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Tuesday, June 7, 2016

VIDEOS - MUHAMMAD ALI'S RACIST ANTISEMITIC AND ANTI-WHITE VIEWS IGNORED BY THE MEDIA - Increasing antisemitism among US blacks in spite of a long history of massive Jewish activism and support for black civil rights - Jews were beaten up and even murdered while promoting black civil rights in the US South - The NAACP removed the name of its Jewish founder from their website

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  • Muhammad Ali was a racist, but that's OK because he was black.
  • Speaking to David Frost in 1969, Ali bluntly stated that he believed “all Jews” are “devils." 
  • Like other racial separatists, Ali lambasted Zionism as an omnipresent threat. He repeatedly called for the destruction of Israel and openly supported terrorists aiming to kill Jews.
  • He disregarded the fact that it was Jews who worked hard alongside blacks for civil rights in the South, and that they have been at the forefront since in the push for legal and social equality for blacks. 
  • Two Jewish young men were assassinated for participating in the Freedom Rides.
  • Muhammad Ali echoed the KKK in his opposition to interracial dating and marriage.
  • A black man should be killed if he’s messing with a white woman,” he said in a Playboy interview. The same fate, he said, should also await any black woman guilty of dating outside of her race. “Then she dies. Kill her too.”
  • Hulk Hogan made some comments in a private conversation about his reluctance to see his daughters dating black men, and the whole country turned against him.  He was ostracized, his contract cancelled, his merchandise removed. 
  • Only white racism is regarded as objectionable. 
  • Non-white people are regarded as either non-capable of being racist, or if they are obviously so - like Muhammad Ali - then not guilty just because of the color of their skin.
Black Pigeon SpeaksVIDEO by Black Pigeon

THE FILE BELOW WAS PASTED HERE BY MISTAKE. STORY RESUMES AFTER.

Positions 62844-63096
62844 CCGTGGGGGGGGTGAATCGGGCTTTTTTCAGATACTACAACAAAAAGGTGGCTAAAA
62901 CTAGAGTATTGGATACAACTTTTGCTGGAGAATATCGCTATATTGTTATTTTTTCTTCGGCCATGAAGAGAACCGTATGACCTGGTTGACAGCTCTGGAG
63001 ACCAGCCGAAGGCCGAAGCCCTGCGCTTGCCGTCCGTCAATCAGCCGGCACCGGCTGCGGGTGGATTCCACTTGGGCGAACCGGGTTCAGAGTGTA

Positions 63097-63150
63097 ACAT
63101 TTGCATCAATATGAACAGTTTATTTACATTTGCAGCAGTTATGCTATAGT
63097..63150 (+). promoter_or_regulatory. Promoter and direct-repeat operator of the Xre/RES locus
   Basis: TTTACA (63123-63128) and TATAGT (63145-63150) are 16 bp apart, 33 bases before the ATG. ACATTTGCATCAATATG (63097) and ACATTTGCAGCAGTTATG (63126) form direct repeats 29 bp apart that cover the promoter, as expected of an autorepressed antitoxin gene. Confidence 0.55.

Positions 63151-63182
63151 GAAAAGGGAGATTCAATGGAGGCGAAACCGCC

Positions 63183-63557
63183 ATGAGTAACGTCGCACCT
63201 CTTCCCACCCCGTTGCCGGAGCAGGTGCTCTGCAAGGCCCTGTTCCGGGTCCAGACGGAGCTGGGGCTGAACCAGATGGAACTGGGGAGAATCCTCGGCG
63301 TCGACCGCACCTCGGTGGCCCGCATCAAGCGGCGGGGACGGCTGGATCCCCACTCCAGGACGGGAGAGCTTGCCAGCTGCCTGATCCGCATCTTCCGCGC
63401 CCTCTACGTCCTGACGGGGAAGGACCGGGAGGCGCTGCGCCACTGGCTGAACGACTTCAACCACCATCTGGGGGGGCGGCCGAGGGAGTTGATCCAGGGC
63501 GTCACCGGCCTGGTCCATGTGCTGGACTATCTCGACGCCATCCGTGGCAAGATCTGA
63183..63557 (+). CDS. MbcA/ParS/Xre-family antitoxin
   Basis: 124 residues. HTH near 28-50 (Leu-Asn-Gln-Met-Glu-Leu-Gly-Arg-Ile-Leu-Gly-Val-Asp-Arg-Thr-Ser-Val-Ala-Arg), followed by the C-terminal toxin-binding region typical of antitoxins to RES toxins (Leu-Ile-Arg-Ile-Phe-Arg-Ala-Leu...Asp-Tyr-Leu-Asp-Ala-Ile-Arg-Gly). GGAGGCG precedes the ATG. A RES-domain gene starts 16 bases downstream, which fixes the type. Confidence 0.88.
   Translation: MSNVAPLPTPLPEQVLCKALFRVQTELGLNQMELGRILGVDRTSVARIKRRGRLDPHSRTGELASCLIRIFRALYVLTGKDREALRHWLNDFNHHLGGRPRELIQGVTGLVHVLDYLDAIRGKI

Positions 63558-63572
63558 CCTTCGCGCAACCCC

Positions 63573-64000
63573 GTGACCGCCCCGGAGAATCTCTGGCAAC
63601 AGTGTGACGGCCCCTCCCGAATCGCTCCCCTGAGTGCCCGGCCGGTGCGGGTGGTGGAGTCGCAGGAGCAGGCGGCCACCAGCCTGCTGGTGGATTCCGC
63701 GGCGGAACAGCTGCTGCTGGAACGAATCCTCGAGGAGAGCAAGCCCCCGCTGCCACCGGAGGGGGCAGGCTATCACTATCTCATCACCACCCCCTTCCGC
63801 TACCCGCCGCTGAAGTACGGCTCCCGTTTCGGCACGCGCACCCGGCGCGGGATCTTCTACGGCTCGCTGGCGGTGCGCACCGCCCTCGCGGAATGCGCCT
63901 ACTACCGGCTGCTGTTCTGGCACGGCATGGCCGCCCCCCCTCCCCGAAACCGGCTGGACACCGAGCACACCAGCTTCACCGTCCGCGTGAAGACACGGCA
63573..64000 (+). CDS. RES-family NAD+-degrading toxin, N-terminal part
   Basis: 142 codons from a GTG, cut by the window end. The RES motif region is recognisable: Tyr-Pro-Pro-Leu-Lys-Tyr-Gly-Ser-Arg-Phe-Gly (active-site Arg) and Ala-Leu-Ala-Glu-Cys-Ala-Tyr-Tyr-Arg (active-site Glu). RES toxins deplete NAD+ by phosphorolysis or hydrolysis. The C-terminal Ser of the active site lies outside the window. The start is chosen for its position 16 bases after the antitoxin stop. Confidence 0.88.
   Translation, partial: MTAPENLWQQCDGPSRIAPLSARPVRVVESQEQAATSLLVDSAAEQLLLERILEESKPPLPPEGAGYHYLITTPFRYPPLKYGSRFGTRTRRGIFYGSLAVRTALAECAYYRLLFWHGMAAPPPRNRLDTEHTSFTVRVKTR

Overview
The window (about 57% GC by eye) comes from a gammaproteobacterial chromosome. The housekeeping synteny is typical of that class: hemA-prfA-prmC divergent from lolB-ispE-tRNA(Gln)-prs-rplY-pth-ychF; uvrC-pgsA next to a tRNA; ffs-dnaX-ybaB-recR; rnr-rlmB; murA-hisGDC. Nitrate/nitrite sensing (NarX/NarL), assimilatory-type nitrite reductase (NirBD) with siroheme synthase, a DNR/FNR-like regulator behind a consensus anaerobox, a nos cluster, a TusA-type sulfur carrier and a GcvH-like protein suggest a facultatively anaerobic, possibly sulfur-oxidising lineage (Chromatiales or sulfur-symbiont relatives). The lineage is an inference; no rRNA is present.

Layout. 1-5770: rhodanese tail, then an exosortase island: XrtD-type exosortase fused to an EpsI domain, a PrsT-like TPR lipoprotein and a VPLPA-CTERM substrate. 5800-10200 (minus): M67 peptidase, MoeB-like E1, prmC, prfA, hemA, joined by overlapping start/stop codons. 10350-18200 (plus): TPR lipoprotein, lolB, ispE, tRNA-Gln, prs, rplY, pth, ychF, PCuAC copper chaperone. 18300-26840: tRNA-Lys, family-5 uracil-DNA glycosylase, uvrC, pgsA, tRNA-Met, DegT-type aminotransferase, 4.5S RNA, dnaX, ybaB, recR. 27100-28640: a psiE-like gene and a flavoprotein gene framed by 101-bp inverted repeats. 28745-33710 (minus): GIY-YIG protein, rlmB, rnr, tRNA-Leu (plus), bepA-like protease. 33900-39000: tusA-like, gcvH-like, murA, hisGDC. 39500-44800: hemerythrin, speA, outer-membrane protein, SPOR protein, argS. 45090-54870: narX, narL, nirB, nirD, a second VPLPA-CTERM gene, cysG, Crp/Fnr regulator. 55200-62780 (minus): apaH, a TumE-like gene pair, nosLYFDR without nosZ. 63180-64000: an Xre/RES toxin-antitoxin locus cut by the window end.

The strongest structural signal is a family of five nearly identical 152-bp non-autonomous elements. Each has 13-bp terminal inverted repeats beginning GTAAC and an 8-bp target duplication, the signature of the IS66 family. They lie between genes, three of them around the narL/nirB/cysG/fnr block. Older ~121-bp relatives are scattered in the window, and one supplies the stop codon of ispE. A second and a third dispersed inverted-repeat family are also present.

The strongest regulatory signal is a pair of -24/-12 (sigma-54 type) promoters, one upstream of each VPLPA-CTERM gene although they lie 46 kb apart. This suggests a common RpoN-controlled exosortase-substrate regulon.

Racist Muhammad Ali versus Hulk Hogan

VIDEO - Larry Elder: Why Black people owe Jewish people greater respect (short version) 
Their ongoing legacy of helping blacks achieve full civil rights 
Larry Elder is a well-known talk radio host.

VIDEO - Larry Elder complete talk
 on black anti-Semitism.
He is funny and entertaining. 
You can skip the introduction to his talk by clicking on the 13.17 minute of this video.

Larry Elder's website with shows, blogs and more
CRN Radio - Larry Elder shows

Did you know that the Afro-American rights organization NAACP removed the name of its Jewish co-founder from its website? 
  • Revisionist History Continues as NAACP Removes Jewish Founder From Website
  • The NAACP -  an organization which was co-founded, heavily financed, and materially and morally supported by Jews throughout the years has turned its back on the Jews and erases their involvement.
  • New York, NY (July 19, 2010) It is a sad state of affairs that Henry Moskowitz, Ph.D., one of the original co-founders of the National Association for the Advancement of Colored People (NAACP), has been excluded from the list of prominent "People" under the History heading of the new NAACP Website.
  • Of all the founders of the NAACP, it is only Dr. Moskowitz (1879-1936) which is missing, leaving a gaping hole in the history of the organization. 
Muhammad Ali's
forgotten legacy of anti-Semitism

While boxing legend earned many Jewish fans, his legacy of anti-Semitism, racial separatism mirrored white supremacism.
By David Rosenberg
When three-time heavyweight boxing champion Muhammad Ali passed away last Friday, media outlets were swamped with eulogies for the 74-year-old former boxer, highlighting his cultural impact at the height of the Civil Rights movement in the 1960s.
Muhammad Ali 
Indeed, Ali’s legacy goes far beyond the ring. His conversion to Islam in 1964 marked his metamorphosis from mere athlete to cultural icon, becoming a symbol of “Black Power” and radical black identity.

Ali famously defied the draft in 1967 at the height of the Vietnam War, using the opportunity to decry “white imperialism."
“No I’m not going 10,000 miles from home to help murder and burn another poor nation simply to continue the domination of white slave masters of the darker people the world over,” said Ali. “This is the day when such evils must come to an end.”
Mirroring militants like the Black Panthers, Ali embraced an ideology not of racial reconciliation and egalitarianism, but of racial separatism, one which was rife with disparaging views on non-blacks in general – and Jews in particular.

Continue reading and see more related articles

Despite a long history of comments assailing Jews and decrying Zionism, Ali nevertheless won many Jewish admirers, and on the occasion of his death won praise from a slew prominent Jews. Former Israeli Attorney General Yehuda Weinstein will represent the State of Israel at Ali’s funeral, and the former boxing champ will be eulogized by Jewish actor and comedian Billy Crystal.
Ali’s hatred of Israel and support for anti-Jewish terrorism during his decades-long boxing career, many of his Jewish supporters claim, were tempered with age later in life, as they note his Jewish son-in-law and his participation in a Bar Mitzvah ceremony for his grandson.